Couples, marriage

Why the “Men are Pigs” Narrative is Flawed

12285202 - crazy man. man wearing pig suit over gray background

If you read the title and thought, “Well, she doesn’t know my husband,” I admittedly don’t.  Trust me, I have met with plenty of men who model unfavorable gender stereotypes when it comes to sexuality.  However, I have met with many more who are far more relationally complex in their sexuality than modern western culture leads people to believe.

I felt validated by a recent Canadian study exploring the tenets of male sexual desire among 30-65-year-old heterosexual men in long-term relationships lasting 2.5 years or more.  The study used a small sample size (n=30) typical of qualitative studies, but the findings were so congruent with my experience with men in therapy that I wanted to shed light on the topic.  In essence, the authors wanted to know if the way men really feel about sex fits the predominant sexual scripts imposed on them in society.

In short, what elicits sexual desire and what inhibits sexual desire for adult men in long-term relationships?

The common expectation imposed on men is that they will have higher sexual desire than their female partners–pretty much always–and that they will generally have a high enduring interest in sex in general.  A basic assumption is that male sexual desire is independent of emotional closeness or relationship quality fluctuations.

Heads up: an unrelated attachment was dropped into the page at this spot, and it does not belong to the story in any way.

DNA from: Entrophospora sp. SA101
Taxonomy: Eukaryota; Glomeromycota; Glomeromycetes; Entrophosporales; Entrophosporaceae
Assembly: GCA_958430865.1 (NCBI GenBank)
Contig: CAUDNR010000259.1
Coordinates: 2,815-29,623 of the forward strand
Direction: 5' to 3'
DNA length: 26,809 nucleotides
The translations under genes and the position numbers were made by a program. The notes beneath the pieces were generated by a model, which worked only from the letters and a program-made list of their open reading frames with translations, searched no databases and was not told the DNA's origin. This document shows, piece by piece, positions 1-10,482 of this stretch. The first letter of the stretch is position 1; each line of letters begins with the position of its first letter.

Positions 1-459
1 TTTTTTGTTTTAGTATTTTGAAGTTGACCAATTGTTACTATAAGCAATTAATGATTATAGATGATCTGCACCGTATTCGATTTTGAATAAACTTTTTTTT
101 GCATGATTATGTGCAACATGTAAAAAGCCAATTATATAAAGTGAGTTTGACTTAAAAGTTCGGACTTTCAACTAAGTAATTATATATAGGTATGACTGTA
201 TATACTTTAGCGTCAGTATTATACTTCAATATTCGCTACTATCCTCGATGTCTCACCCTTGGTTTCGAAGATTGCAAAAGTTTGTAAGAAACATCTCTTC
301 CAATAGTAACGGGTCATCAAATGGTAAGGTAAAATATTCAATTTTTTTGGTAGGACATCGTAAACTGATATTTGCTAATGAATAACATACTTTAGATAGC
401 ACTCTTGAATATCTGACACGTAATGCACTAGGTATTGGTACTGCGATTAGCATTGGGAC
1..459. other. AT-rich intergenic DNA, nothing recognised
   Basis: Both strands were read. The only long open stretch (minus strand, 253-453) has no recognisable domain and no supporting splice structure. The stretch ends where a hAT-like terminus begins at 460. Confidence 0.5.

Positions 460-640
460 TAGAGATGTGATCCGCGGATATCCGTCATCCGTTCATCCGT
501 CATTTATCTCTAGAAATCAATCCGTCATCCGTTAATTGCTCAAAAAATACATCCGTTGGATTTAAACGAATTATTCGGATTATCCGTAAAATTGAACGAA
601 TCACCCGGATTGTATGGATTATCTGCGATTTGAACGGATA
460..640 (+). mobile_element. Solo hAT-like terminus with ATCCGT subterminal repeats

However, the study found that male sexual desire was highly tied to relationships.  This did not surprise me at all.  The study reflected what I consistently see with most men in long-term marriages.

The three most common themes associated with evoking sexual desire were:

  1. Feeling desired—the majority of participants described this. This is incongruent with a social norm that men are the ones who should do the wanting.  Females often underestimate the importance of communicating desire for male partners, believing instead that they are the ones to be desired.  Please, can we just normalize the female sex drive already???!!!!!  Best way to communicate desire for a male partner:  initiate sex, which was described as the “ultimate expression or reassurance,” communicating “I (still) want you.” BAM!  I have explained this in therapy so many times I am sick of hearing myself say it out loud.  Need inspiration?  Play Cheap Trick’s I Want You to Want Me, circa 1979.  Catchy and straight to the point. (What? I’m old?  Yeah, I know).